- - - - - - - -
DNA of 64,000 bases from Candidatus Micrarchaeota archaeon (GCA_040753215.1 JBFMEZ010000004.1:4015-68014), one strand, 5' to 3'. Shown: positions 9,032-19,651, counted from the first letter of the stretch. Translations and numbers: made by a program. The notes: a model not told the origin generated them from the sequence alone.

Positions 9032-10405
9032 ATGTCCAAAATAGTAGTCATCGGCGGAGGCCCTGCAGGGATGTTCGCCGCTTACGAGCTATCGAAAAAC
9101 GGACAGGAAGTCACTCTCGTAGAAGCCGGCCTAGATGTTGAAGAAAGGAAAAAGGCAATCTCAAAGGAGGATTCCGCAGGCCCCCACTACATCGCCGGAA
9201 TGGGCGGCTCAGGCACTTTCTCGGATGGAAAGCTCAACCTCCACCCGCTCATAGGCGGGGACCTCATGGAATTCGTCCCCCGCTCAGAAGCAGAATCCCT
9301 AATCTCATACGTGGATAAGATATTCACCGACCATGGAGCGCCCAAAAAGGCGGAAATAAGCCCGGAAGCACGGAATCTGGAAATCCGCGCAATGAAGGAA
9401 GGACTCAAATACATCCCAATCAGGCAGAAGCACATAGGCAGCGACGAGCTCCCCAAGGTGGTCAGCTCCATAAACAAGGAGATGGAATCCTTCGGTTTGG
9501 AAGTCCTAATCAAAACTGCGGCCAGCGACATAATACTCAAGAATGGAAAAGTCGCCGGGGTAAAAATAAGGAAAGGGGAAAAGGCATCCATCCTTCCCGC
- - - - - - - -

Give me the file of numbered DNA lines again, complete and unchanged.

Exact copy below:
DNA of 64,000 bases from Candidatus Micrarchaeota archaeon (GCA_040753215.1 JBFMEZ010000004.1:4015-68014), one strand, 5' to 3'. Shown: positions 9,032-19,651, counted from the first letter of the stretch. Translations and numbers: made by a program. The notes: a model not told the origin generated them from the sequence alone.

Positions 9032-10405
9032 ATGTCCAAAATAGTAGTCATCGGCGGAGGCCCTGCAGGGATGTTCGCCGCTTACGAGCTATCGAAAAAC
9101 GGACAGGAAGTCACTCTCGTAGAAGCCGGCCTAGATGTTGAAGAAAGGAAAAAGGCAATCTCAAAGGAGGATTCCGCAGGCCCCCACTACATCGCCGGAA
9201 TGGGCGGCTCAGGCACTTTCTCGGATGGAAAGCTCAACCTCCACCCGCTCATAGGCGGGGACCTCATGGAATTCGTCCCCCGCTCAGAAGCAGAATCCCT
9301 AATCTCATACGTGGATAAGATATTCACCGACCATGGAGCGCCCAAAAAGGCGGAAATAAGCCCGGAAGCACGGAATCTGGAAATCCGCGCAATGAAGGAA
9401 GGACTCAAATACATCCCAATCAGGCAGAAGCACATAGGCAGCGACGAGCTCCCCAAGGTGGTCAGCTCCATAAACAAGGAGATGGAATCCTTCGGTTTGG
9501 AAGTCCTAATCAAAACTGCGGCCAGCGACATAATACTCAAGAATGGAAAAGTCGCCGGGGTAAAAATAAGGAAAGGGGAAAAGGCATCCATCCTTCCCGC